Last year, ProPublica released a report titled “Dollars for Docs”, which featured the top 50 companies, highest earning doctors, and more data related to “Sunshine” payments and gifts. The Physician Payments Sunshine Act was created in 2010 as an effort to improve the financial transparency between providers and pharmaceutical and medical device manufacturers. And with good reason.
In 2009, a national survey of physicians found that nearly 84% reported to have some financial interaction with manufacturers of pharmaceutical, medical device, and other healthcare industries, and about 15% received payments for professional services.
Certainly, just because a physician has a relationship with an external industry vendor does not mean they have done anything wrong. But in order to deter any acts of medical malfeasance, many organizations have policies against accepting a certain value of payments or gifts from a physician’s promotional talks, research, or consulting efforts.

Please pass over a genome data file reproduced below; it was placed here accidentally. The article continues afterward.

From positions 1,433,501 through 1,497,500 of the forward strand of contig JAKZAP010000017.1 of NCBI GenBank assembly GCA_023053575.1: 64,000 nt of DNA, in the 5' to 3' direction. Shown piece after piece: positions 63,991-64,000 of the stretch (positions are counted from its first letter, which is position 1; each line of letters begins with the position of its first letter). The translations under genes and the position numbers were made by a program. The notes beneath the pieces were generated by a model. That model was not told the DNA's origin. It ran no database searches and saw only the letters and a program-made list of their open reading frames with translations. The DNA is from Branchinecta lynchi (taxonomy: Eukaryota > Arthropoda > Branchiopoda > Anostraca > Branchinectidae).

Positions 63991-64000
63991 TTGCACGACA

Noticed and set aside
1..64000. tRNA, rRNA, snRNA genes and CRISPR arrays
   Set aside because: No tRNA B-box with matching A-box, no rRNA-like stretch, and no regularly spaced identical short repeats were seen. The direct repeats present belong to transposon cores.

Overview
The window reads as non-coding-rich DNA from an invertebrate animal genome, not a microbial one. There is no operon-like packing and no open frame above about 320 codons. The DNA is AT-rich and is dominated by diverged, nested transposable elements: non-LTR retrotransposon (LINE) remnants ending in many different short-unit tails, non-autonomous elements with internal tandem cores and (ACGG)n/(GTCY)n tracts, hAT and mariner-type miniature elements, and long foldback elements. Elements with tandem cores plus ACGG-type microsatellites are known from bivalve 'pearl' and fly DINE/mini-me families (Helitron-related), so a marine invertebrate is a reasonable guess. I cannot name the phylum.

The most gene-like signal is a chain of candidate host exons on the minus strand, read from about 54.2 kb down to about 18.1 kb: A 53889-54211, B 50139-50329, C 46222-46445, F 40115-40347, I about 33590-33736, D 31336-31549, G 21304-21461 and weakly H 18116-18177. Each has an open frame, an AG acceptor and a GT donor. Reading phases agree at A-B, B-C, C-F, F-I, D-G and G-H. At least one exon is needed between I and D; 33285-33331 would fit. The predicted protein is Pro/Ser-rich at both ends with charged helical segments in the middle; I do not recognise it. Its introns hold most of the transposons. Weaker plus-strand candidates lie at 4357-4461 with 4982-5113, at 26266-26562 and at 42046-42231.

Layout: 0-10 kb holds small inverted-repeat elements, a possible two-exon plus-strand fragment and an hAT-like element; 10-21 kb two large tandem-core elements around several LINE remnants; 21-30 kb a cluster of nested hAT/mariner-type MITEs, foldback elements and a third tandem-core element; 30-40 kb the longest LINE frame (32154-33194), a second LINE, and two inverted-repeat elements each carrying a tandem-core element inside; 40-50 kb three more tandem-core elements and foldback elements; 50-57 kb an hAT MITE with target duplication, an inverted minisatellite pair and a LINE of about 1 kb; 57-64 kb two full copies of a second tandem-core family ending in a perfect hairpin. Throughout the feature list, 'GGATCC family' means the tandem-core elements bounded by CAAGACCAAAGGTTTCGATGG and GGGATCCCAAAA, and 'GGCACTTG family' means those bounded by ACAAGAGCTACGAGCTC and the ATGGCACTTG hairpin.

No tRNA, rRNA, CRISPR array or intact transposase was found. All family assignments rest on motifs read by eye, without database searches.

The argument being that certain financial interests could improperly influence a physician’s medical decision making, the medications they prescribe, or the medical device used among patients. After all, if there is a financial incentive for the physician, is the physician choosing the best treatment option for the patient, or the best treatment option for his or her pocketbook?
To help compliance officers (and others responsible for auditing and monitoring conflicts of interest) the Centers for Medicare and Medicaid Services (CMS) launched a tool called the Open Payment Program, which reports payment information from industry organizations made to physicians, among other data points. It’s a handy tool, we should all be using. But with so much data at your fingertips, where do you even begin?
Check out our eBrief, The Sunshine Act: Do You Know Who’s Lining Your Physician’s Pockets?, for a tutorial on what data is available, how to find it, and what you can do with it all.